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Never forget: Stars prospects, coaches remember lives lost 20 years ago

Prior to kicking off the first day of development camp, the Stars paid tribute to first responders and lives lost on Sept. 11, 2001

by Mike Heika @MikeHeika / Senior Staff Writer

FRISCO, Texas -- Development camp and the ensuing trip to the Traverse City Prospect Tournament next week is a multi-faceted experience for the next generation of Dallas Stars players.

So, when Stars player development coordinator J.J. McQueen started camp Saturday in Frisco with a tribute to those who died in the terrorist attacks of Sept. 11, 2001, it was a part of understanding what's important to the organization and the people within.

McQueen said he came up with the idea in coordination with Stars general manager Jim Nill, and felt it was the right way to honor the 20-year anniversary of the events.

Tweet from @DallasStars: As Stars Development Camp begins today, prospects, coaches, and staff took a few moments to honor and remember the first responders and lives lost on September 11, 2001 with 20 stick taps. #NeverForget pic.twitter.com/H6Vk7ev2sE

"I talked to Jim about it a little bit and I just thought it was important that we recognized it," McQueen said. "I remember when it happened like it was yesterday. We were downtown doing the medicals before we went to Colorado, and it was quite devastating. I just thought it was important to do some kind of recognition and don't let people forget about it."

Hockey is a sport that brings together people from all over the world, and Saturday's opening day of development camp included players from Canada, Sweden, Belarus, Russia and the United States. That's one of the reasons remembering was part of the learning process. In fact, McQueen said there's a lot going on as 24 players are not only bonding on the ice and trying to become a team that can compete against other team's prospects next week, but also living together and getting to know each other as people.

"We call it a learning session," McQueen said. "We're trying to develop good habits on and off the ice, and this is one of the stages to it."

The time on the ice is relatively short as players were engaged for about 90 minutes Saturday, but there were some intense competition drills, as well as simply showing assignments at different times of a game.

"In general, nothing is too different," said 2021 first-round pick Wyatt Johnston, who was getting his first on-ice interaction in the Stars organization. "It's just learning different little systems and getting some chemistry with different players and as a group."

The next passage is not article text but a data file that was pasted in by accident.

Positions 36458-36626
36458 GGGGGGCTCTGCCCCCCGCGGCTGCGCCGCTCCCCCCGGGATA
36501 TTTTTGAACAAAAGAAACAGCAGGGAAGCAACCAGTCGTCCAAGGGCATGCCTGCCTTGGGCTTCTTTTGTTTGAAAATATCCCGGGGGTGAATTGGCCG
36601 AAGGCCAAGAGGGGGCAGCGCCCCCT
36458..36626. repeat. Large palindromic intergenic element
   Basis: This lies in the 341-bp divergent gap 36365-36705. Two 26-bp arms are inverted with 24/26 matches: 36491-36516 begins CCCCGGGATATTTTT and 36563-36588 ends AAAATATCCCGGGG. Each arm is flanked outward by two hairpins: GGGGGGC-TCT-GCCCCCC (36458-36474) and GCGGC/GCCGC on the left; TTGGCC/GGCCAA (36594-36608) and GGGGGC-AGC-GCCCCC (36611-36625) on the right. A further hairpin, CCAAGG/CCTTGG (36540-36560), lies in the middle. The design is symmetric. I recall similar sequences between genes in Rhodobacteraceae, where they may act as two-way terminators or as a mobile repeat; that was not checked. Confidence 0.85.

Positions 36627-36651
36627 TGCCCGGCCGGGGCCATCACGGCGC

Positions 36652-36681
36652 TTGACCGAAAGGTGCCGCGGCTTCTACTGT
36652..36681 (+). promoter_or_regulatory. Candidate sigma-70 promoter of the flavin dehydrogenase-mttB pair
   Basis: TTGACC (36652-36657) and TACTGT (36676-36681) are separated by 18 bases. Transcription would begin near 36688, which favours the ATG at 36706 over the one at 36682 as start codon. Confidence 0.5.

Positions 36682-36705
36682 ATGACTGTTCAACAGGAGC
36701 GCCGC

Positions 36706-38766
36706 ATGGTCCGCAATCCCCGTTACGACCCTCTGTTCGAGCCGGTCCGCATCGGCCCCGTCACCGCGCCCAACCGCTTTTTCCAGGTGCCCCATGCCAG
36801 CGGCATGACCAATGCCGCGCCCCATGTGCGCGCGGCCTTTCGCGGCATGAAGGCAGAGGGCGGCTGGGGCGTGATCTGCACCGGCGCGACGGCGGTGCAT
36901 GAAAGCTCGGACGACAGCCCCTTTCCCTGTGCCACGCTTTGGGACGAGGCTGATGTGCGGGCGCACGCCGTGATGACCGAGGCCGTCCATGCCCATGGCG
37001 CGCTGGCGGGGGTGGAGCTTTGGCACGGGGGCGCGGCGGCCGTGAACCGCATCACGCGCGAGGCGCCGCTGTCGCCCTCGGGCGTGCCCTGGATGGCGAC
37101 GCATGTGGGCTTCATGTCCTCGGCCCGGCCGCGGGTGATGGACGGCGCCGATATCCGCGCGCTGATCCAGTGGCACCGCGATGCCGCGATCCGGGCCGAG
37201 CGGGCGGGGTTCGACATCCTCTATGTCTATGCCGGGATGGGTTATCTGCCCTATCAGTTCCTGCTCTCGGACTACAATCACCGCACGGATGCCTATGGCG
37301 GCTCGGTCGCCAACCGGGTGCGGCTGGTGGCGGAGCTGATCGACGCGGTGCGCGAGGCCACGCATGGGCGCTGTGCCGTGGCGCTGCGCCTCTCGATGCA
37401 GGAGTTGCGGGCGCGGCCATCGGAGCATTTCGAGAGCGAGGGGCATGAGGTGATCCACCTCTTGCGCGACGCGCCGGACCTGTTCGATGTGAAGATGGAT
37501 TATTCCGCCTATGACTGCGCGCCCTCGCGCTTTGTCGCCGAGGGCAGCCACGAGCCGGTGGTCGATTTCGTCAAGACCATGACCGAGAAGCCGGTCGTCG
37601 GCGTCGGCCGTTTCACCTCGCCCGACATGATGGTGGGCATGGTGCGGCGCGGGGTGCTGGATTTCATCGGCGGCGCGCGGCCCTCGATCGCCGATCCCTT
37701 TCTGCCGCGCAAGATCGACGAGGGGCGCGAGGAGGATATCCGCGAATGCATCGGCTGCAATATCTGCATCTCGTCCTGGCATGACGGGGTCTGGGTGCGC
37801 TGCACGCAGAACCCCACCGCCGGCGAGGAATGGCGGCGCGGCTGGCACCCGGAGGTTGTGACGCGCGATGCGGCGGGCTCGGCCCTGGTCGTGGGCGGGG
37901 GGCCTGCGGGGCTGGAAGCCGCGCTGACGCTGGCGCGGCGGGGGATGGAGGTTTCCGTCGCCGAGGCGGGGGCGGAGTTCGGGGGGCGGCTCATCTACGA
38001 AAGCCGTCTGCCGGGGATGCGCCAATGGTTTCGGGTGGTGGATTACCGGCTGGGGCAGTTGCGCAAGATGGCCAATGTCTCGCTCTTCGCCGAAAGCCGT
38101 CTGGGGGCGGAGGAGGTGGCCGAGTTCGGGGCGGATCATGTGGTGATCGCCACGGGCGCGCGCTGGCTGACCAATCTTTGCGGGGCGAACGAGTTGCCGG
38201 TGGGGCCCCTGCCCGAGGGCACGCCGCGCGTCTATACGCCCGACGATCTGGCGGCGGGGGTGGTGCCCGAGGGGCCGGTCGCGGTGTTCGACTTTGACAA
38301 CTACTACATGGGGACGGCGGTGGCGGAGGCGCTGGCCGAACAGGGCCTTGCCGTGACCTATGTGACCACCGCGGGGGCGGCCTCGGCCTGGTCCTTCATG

The Texas Stars coaching staff is running workouts and will coach the team in Traverse City, where Dallas will play four games against prospects from the Maple Leafs, Blue Jackets, Red Wings and Blues. On Saturday, a few lines fell into place that might stick over the next two weeks:

Conner Roulette - Ty Dellandrea - Yauheni Aksiantsiuk
Tye Felhaber - Mavrik Bourque - Logan Stankoven
Fredrik Karlstrom - Wyatt Johnston - Jordan Kawaguchi
Francesco Arcuri - Oskar Back - Riley Damiani
Riley Tufte - Jacob Peterson - Antonio Stranges

Thomas Harley - Dawson Barteaux
Max Martin - Ryan Shea
Jacob Holmes - Artem Grushnikov
Luka Profaca

Adam Scheel
Remi Poirier

The mix is intriguing, as players like Ryan Shea and Jordan Kawaguchi are 24 and players like Johnston and Logan Stankoven are 18. Thomas Harley just turned 20 but played in the AHL last season. Kawaguchi and Adam Scheel played last season at the University of North Dakota before joining the Texas Stars.

"I'm super excited to be here and to be on the ice with these guys and see where I stand right now and see what I have to do to get to where I want to be," Kawaguchi said. "Just to hang out with them and getting to know them, it's been good. It's a lot of fun."

While some players might be competing for a spot on the NHL roster or at least more ice time with the Texas Stars, Kawaguchi said bonding is a huge part of the development process.

"For me, personally, if you're a good teammate, you want to see everybody succeed," he said.

In the meantime, they're trying to learn and understand the Stars' system, and they're trying to do it quickly and efficiently. McQueen said the staff has been in touch with players via specific websites and through social media to track progress with training. He said that players nowadays are conscientious about keeping up but added that nothing beats getting together in person.

"They're a lot more in tune with what's important in terms of training," McQueen said. "They all have their own trainers now and nutritionists, and they think they're really working hard until they get here. Then, they have to take it up another step."

Or two...or three. The rest of the camp will tell in that regard.

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This story was not subject to the approval of the National Hockey League or Dallas Stars Hockey Club.

Mike Heika is a Senior Staff Writer for DallasStars.com and has covered the Stars since 1994. Follow him on Twitter @MikeHeika, and listen to his podcast.

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